How motor plans shape what we perceive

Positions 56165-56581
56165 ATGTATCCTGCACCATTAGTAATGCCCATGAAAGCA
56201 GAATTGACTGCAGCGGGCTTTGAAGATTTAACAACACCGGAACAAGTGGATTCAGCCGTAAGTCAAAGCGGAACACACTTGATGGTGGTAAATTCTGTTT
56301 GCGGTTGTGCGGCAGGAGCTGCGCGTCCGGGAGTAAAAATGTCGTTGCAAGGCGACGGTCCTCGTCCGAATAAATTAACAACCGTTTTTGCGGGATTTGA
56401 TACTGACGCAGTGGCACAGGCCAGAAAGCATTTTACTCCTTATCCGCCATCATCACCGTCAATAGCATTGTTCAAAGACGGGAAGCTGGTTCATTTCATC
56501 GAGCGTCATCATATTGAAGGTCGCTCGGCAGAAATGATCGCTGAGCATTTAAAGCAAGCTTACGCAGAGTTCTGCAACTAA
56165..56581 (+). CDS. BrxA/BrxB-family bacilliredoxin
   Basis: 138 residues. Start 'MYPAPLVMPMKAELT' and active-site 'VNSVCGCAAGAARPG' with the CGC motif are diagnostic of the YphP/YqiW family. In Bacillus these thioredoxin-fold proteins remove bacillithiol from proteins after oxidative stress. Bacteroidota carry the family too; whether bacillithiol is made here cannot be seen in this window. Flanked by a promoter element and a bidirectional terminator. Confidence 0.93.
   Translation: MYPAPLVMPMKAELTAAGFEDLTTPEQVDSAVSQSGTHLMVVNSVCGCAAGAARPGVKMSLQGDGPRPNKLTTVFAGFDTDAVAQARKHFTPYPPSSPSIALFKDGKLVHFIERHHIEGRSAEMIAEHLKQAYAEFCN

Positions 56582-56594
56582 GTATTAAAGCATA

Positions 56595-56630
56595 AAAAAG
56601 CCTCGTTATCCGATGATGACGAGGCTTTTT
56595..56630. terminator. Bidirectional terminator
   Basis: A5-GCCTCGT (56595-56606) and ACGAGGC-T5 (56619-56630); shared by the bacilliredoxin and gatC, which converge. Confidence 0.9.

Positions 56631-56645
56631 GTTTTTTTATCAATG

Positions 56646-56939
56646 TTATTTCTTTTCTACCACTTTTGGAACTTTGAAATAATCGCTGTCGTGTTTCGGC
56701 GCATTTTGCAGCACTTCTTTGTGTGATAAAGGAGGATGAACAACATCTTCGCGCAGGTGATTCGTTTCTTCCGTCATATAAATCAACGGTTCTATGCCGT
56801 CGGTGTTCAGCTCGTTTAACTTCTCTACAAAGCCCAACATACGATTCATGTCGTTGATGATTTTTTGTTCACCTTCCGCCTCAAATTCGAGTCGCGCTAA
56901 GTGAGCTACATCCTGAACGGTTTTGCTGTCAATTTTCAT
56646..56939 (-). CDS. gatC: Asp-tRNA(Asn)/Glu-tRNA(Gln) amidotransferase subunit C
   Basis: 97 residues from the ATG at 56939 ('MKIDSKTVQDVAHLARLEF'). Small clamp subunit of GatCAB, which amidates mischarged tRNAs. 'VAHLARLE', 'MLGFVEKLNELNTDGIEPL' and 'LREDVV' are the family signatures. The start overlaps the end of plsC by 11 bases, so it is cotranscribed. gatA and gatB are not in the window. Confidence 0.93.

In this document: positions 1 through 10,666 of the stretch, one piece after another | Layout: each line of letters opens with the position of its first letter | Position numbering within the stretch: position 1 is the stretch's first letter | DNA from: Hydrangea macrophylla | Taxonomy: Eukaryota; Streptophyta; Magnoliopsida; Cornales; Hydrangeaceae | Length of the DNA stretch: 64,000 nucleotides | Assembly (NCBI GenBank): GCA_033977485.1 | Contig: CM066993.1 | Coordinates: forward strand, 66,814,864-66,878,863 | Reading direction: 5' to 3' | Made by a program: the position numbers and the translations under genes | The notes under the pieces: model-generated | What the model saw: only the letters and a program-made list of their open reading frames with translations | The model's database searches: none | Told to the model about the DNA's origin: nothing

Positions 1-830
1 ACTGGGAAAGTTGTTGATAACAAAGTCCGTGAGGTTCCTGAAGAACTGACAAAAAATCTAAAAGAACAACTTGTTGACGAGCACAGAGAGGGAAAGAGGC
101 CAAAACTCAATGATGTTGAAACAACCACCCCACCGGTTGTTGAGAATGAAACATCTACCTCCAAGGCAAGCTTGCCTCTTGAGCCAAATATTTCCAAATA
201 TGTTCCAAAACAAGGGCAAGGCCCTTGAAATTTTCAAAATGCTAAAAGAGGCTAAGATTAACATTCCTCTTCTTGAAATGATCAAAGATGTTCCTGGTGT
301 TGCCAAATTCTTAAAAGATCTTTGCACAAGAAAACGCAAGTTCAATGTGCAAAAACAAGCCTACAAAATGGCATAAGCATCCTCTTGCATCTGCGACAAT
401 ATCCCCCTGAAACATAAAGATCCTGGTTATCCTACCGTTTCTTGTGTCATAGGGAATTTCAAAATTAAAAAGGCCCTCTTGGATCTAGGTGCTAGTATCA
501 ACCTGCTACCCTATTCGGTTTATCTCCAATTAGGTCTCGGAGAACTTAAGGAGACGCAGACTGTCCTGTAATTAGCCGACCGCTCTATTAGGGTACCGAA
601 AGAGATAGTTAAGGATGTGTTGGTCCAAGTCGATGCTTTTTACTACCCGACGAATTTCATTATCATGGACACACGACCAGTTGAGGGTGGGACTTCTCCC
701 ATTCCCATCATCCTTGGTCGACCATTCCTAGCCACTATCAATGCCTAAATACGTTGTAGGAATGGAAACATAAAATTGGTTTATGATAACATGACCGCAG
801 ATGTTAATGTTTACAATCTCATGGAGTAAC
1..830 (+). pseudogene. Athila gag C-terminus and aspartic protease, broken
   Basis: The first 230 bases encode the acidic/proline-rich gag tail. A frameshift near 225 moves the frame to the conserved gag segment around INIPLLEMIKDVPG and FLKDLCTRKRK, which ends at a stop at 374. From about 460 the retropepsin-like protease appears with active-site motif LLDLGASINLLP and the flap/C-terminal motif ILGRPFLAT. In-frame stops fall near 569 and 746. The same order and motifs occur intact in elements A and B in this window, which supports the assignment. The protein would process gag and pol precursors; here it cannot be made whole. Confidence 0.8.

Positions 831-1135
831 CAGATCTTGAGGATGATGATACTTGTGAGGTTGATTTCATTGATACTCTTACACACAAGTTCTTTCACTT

In my presentation, I will suggest that what we perceive at each moment in time is largely determined by our current motor plans. Previous studies demonstrated that visual-spatial attention and saccade preparation are closely coupled, i.e., no saccades can be made without a previous shift of attention to the saccade target. Recent results from our lab show that also hand movements bind visual attention to their target locations during movement preparation. Interestingly, in coordinated eye-hand movements attention builds up in parallel both at the eye and the hand target, and the allocation of attention to one effector’s motor target is not affected by the concurrent preparation of the other effector’s movement. Finally, observers can voluntarily attend to a cued spatial location, but only as long as they do not plan a movement to another location. Together, these findings indicate that eye and hand targets are represented in separate, effector-specific priority maps of action-relevant locations that both strongly interfere with endogenous attentional selection. Within this competition, action-related attention always overrules voluntary attempts to attend.